Identity theft is always a difficult and frustrating situation and could take many years to repair the damage done to one’s credit. However, today millions of Americans are being haunted with an even more disturbing situation: learning that a criminal is using the identity of a deceased loved one to apply for credit.
An ID Analytics study determined 2.5 million deceased Americans identities are stolen each year. Targeting the deceased is appealing to identity thieves because it can take up to six months for death records to be registered, giving thieves ample time to rack up charges. Thieves scour through obituaries to obtain the victim’s name, age and birthdate. They are then able to locate the Social Security Number through the Social Security Administration’s list of deceased Americans known as the “Death Master File.”
This could turn out to be quite a headache for surviving family members as they are left to manage the estates of their deceased loved ones. Luckily, a simple yet effective estate plan can safeguard you or your family members if identity theft after death does indeed occur.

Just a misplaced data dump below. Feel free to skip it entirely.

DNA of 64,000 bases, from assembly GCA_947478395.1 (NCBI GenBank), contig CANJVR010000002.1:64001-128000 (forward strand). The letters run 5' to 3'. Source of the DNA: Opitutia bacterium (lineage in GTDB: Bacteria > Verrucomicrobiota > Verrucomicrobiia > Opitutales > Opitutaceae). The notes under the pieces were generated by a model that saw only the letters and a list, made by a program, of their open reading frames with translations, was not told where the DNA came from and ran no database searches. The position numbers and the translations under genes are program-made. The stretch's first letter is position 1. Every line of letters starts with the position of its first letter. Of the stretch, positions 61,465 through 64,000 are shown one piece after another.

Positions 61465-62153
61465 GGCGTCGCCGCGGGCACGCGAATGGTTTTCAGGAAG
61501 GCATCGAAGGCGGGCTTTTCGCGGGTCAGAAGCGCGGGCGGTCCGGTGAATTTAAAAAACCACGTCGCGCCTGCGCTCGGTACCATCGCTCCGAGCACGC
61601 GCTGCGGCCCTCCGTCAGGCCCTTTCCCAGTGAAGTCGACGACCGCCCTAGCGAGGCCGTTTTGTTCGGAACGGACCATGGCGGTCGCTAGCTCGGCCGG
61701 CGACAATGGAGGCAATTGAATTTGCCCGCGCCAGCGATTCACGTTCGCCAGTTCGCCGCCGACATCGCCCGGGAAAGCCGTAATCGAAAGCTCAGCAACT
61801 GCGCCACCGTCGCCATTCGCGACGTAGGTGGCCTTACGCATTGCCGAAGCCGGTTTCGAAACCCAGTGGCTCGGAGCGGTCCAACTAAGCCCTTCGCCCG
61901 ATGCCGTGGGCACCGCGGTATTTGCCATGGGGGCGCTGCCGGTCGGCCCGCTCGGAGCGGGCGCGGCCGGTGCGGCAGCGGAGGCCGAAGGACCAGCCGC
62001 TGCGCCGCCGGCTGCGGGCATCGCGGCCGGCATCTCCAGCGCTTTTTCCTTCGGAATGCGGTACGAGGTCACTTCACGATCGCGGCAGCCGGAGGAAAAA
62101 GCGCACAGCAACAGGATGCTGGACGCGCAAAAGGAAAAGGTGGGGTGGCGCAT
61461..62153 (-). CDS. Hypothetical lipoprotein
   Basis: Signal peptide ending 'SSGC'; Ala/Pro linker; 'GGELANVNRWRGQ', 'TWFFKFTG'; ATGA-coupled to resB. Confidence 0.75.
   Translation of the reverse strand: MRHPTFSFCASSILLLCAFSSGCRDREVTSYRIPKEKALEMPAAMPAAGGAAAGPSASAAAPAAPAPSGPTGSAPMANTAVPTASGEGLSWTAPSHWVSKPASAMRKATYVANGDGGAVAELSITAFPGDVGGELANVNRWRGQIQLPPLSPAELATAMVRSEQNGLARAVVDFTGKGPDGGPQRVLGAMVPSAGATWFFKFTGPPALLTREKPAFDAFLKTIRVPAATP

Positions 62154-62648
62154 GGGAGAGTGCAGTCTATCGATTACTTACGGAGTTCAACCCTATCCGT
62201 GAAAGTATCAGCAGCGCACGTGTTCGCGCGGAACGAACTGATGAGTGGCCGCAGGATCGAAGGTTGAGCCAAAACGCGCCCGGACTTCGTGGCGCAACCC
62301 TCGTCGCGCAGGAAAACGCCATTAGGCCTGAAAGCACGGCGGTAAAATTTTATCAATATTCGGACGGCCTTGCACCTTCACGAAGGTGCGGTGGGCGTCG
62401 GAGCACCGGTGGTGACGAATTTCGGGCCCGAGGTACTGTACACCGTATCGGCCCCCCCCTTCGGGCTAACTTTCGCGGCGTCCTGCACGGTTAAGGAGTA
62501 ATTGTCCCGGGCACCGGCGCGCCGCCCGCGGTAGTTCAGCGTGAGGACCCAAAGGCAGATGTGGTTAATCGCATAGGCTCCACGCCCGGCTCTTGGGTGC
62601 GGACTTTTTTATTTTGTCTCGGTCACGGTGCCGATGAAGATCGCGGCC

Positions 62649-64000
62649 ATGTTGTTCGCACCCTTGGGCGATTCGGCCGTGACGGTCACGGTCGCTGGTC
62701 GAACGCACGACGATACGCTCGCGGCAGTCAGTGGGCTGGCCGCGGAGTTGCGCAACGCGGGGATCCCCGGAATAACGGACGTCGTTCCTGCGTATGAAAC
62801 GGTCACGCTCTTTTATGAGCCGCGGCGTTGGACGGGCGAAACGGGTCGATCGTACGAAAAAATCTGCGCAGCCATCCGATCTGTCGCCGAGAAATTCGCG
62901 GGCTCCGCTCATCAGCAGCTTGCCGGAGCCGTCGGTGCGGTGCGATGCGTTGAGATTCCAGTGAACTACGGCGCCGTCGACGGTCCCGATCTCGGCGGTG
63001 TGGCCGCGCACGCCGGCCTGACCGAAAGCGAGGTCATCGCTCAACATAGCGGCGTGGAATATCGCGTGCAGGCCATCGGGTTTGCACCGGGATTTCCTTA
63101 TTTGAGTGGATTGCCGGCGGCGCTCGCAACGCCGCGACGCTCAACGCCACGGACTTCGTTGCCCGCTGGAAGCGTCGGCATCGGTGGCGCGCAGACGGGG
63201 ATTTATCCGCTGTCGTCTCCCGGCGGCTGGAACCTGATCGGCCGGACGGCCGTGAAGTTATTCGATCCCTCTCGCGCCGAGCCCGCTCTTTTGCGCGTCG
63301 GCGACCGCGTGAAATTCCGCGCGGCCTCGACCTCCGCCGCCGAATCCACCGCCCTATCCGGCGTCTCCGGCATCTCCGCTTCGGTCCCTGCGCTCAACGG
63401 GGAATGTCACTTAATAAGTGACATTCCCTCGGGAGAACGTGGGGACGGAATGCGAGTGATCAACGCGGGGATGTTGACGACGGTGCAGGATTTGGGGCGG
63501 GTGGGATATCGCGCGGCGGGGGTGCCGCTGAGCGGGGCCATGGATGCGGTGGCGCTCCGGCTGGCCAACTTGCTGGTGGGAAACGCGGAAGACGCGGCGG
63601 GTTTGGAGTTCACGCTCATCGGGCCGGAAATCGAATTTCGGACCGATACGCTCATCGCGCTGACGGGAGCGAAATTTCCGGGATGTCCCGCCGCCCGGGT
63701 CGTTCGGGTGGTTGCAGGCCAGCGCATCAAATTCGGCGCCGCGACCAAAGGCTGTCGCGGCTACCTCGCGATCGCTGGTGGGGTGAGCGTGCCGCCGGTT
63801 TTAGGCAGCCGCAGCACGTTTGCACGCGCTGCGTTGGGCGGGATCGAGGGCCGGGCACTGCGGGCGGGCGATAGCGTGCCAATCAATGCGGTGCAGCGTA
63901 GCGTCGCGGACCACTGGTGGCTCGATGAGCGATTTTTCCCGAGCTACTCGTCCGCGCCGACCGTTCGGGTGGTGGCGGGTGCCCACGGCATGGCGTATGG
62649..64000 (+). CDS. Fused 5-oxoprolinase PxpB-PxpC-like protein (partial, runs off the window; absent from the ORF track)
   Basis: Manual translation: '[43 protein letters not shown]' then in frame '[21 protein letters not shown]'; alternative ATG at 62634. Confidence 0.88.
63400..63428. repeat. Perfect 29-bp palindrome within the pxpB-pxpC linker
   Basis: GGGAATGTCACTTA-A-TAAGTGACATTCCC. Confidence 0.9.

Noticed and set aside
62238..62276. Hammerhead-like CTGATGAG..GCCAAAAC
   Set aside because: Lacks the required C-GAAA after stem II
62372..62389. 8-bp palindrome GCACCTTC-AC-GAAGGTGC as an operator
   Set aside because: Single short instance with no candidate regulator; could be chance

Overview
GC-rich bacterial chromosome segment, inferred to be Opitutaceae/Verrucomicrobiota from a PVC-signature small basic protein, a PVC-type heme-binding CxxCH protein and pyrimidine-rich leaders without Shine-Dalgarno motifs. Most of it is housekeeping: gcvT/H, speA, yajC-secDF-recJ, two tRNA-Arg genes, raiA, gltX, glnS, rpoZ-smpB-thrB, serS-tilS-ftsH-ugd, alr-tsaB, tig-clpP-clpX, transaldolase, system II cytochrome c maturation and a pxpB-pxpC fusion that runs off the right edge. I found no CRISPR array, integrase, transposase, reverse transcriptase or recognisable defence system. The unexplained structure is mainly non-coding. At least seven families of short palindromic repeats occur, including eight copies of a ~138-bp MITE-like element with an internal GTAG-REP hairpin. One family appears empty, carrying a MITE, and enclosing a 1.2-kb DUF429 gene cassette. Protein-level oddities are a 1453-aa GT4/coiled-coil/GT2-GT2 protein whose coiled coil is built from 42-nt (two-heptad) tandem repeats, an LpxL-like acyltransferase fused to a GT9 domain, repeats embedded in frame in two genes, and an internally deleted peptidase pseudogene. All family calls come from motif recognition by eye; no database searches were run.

For example, storing all important account information within your estate plan and designating a financial power of attorney to monitor your information after death will help reduce the risk of identity theft. It is also crucial to notify the proper Government agencies of one’s death right away which helps limit opportunities for identity theft occurring.
“Be proactive- plan your estate and have everything organized for your family before death so that your loved ones know exactly what needs to happen when you are gone”, said Jaburg Wilk Estate Planning attorney Michelle Lauer.” “An estate planning attorney can assist you in creating a highly effective estate plan which can reduce not only the risk of identity theft but also the hardships for your family”.